X (fill in the name of a video game, reality television show or intricately plotted series like "24") may appear to be (pick one: mindless, stupid or violent). But X actually inculcates important survival skills. X shows how to test ideas, figure out which ones work and grasp the full sequence of steps that must be taken to achieve a certain goal. X makes you mentally alert, even if you appear to be slack-jawed and glassy-eyed. X makes you smarter.Janet Maslin injects some skepticism. Reading her her review of Steven Johnson's "Everything Bad Is Good For You," I got the feeling that Johnson is someone who's thrown tons of time into playing video games, much of that time plagued by criticism echoing in his head -- you're wasting your life -- and plenty more of that time coming up with good-boy answers to that voice. I guess there was only so far he could go with claiming to be improving "eye-hand coordination," and he came up with his ideas about how much his mind was developing through his encounters with the challenges of the game. And that wasn't even counting the mental workout he was getting thinking up the big explanation, talking to that mother in his head.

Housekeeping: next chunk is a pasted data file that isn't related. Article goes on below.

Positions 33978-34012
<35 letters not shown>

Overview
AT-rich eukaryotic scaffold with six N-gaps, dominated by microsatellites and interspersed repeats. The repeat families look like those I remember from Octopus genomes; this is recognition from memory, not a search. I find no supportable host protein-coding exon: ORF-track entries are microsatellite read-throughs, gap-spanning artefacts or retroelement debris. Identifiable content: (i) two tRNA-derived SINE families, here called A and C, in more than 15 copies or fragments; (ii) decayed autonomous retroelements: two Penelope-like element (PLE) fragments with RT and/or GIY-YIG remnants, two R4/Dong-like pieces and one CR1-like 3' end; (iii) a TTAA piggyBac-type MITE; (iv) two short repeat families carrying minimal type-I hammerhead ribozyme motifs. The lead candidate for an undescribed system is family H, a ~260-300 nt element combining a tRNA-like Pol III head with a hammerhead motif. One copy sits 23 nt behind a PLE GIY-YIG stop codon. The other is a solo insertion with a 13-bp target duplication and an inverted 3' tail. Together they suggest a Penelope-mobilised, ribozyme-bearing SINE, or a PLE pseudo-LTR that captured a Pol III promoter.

Or writing it all up into a book. We're proud of you. Thought you'd amount to nothing. But now we're proud!
But the rest of you game-players. Don't let Johnson soothe you too much. You really might be wasting time.